MPIDR Working Paper
Association of late childbearing with healthy longevity among the oldest-old in China
MPIDR Working Paper WP-2003-020, 43 pages.
Rostock, Max Planck Institute for Demographic Research (July 2003)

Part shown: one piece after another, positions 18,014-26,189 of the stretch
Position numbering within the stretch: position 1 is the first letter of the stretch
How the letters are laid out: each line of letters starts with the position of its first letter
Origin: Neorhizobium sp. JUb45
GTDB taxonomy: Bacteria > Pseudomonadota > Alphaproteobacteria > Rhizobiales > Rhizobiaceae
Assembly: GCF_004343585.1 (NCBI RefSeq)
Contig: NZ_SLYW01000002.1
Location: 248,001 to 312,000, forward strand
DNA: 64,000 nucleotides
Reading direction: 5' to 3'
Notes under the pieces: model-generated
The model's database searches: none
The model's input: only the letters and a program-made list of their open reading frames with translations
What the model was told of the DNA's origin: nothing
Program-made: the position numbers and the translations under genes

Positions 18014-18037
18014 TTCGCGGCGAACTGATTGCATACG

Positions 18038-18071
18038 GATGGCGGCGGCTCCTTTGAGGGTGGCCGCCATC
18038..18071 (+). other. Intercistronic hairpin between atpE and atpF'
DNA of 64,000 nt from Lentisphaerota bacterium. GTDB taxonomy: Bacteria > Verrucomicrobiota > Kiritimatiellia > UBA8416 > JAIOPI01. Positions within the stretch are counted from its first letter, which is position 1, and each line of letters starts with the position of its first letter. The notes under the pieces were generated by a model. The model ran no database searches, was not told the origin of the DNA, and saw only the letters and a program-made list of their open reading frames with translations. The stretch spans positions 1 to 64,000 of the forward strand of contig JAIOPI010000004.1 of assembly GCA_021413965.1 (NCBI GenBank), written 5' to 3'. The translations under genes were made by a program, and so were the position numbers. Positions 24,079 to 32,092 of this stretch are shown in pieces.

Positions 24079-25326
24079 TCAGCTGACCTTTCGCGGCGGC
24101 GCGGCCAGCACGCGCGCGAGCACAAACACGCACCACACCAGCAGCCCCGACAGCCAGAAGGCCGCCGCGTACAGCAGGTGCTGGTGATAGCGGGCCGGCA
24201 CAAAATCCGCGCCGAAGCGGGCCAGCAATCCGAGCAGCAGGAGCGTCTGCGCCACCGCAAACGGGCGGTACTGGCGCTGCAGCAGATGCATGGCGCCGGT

Statistical analysis of a large and unique longitudinal data set demonstrates that late childbearing after age 35 or 40 is significantly associated with survival and healthy survival among very old Chinese women and men. The association is stronger in oldest-old women than men. The estimates are adjusted for a variety of confounding factors of demographic characteristics, family support, social connections, health practices, and health conditions. Further analysis based on an extension of the Fixed Attribute Dynamics method shows that late childbearing is positively associated with long-term survival and healthy survival from ages 80-85 to 90-95 and 100-105. This association exists among oldest-old women and men, but, again, the effects are substantially stronger in women than men. We discuss four possible factors which may explain why late childbearing affects healthy longevity at advanced ages: (1) social factors; (2) biological changes caused by late pregnancy and delivery; (3) genetic and other biological characteristics; and (4) selection.